Tag: xmas

Christmas Wars: Return of theology

My bottom line is this: The focus of the First Advent should be on Jesus humbly being born in the likeness of human flesh and that at second advent is in the near future when Jesus returns to make all things new. Rather, this season is marked by what I call the Christmas Wars.

Xmas controversy
Christian_Chi_RhoAs a child I remember being scolded out of the blue because I wrote ‘xmas’ on my paper. I was following in the evil pathway of removing Christ from Christmas. Being the reader (nerd) that I was, I looked it up. (Note, this was before the advent of wikipedia, so I had to use this thing called a card catalog and books.) What I found was this: The X was from the greek letter Xsi which is the first initial of Christ’s name, Xristos in Greek. X marked with another letter or part of the word was an appropriate abbreviation for Christ. There is no grand conspiracy to remove Christ from Christmas.

Mas controversy
Jesus died once for all sin. In doing research I found another interesting aspect: I don’t celebrate Mass. Mass is the liturgy surrounding the celebration of the Eucharist. The Eucharist views communion as becoming wholly the blood and body of Jesus. It’s a perpetual sacrifice. Hence, the symbol of the crucifix. While the blood of Jesus cleanses us from all sin, it is through the resurrection that we’re saved. The Bible doesn’t teach a perpetual sacrifice but a single sacrifice at one point in time whereby the barrier between God and man is forever destroyed through the resurrection of Jesus. Communion then is a symbol where we proclaim the Lord’s death until he returns.

The First Advent
It is good to celebrate the First Advent. Why? Jesus demonstrated humility and a focus on people. My fear isn’t removing Christ from Christmas. My fear is not seeing Christ in Christians. Let’s be humble, friends. It’s what Jesus did.

The light of the World
It is good to celebrate Jesus as the light of the world. The real issue is whether we’ll accept by faith that Jesus is Lord and believe in our hearts that God raised him from the dead. Jesus died once for all sin, the just for the unjust. My concern isn’t removing Christ from Christmas. It’s removing Mass from Christ. Theology matters. We do not need to continually dip into a pool of grace to merit salvation. We need to simply accept God’s gift in Jesus whereby God lavishes his grace upon us! We don’t celebrate Mass, we celebrate a risen savior.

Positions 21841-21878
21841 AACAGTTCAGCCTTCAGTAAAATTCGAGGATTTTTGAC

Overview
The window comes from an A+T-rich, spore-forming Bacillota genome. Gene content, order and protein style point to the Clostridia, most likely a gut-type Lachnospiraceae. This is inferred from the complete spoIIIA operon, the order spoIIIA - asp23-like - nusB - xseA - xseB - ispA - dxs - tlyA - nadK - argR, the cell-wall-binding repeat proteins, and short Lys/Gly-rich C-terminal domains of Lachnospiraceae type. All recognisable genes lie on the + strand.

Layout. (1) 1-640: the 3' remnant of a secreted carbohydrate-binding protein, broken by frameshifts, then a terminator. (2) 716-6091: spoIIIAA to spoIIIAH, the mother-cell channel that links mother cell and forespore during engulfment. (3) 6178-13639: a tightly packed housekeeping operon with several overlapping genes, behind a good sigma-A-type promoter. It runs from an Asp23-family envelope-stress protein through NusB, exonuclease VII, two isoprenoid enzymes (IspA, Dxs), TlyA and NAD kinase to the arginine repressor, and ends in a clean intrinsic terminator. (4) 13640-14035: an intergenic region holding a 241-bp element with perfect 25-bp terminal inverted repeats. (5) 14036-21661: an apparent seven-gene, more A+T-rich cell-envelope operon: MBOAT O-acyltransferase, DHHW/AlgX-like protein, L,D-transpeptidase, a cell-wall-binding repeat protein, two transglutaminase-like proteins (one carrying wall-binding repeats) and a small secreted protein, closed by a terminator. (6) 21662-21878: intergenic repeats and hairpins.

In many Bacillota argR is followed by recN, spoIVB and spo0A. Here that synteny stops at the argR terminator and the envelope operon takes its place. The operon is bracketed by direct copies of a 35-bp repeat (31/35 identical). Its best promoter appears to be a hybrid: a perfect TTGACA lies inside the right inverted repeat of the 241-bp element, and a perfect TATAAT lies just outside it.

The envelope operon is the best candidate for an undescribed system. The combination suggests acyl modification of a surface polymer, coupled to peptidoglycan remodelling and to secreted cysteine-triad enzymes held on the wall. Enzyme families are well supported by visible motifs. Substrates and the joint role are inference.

The bottom line:
As the Christmas wars heat up, again, let’s remember our theology. Ignorance is no excuse anymore as information is freely available and easier to access. The focus of the first advent should be on Jesus humbly being born in the likeness of human flesh and that at second advent is in the near future when Jesus returns to make all things new. Let us pray for and look to the Second Advent as we celebrate the humbleness of the first.

Christmas Wars: Humility strikes not

Christmas Wars started with Christmas. Seriously, it won’t go away. I’m often perplexed at the media and cultural storm that now boils up around this time of year. So, here are my two cents. Really, it’s one concept: Humility.

God could have, but didn’t…
Jesus came as a humble baby to a blue-collar family, and was laid down in a feeding trough. He could have descended from the clouds in a massive coronation ceremony. He could have burned the Earth and started over with a few chosen, like he did in times past with the flood. He didn’t. Jesus chose a humble entrance, not an in your face approach. Humble family, humble town, humbled form by taking on human flesh, humble birthing place.

X marks the spot…
Christ is central to Xmas. Christ in Greek is spelled “xristos.” X was used and developed by Christians (Xtrians?). Often times, as in the underground church, such usage of abbreviations are important. Even the symbol of the fish came as a result of initials. If anything, Xmas tells me that Xtrians need to get Xtreme with our humility. Also, it should remind us to pray for those who cannot publicly celebrate the miracle of the virgin birth.

Happy Holidays
Greet people in a way meaningful to you and others and true to yourself. That’s humility. If you have a friend who is Jewish, greet appropriately. If you don’t know, be true to yourself. Humility and respect cannot be achieved by Happy Holidays, or demanding one say Merry Christmas. It can only be achieved by showing respect and deference to others or a respectful celebration to one’s beliefs. Saying Merry Christmas only works if you’re passionate about the humility it stands for and express it as such. Attitude counts.

The bottom line:
Christmas is a statement of humility, service and giving. If that is our focus, there can be no removal of Christ from Christmas. In fact, there is more nobility and appreciation for it. God chose humility and mercy to deal with us. He came as a servant, not as a tyrant. Humility strikes not. It foreshadows the greatest act of humility. Jesus took on God’s justice that we deserved. Humility takes the hit for the benefit of what’s most important. Jesus chose humility during Christmas. We should too.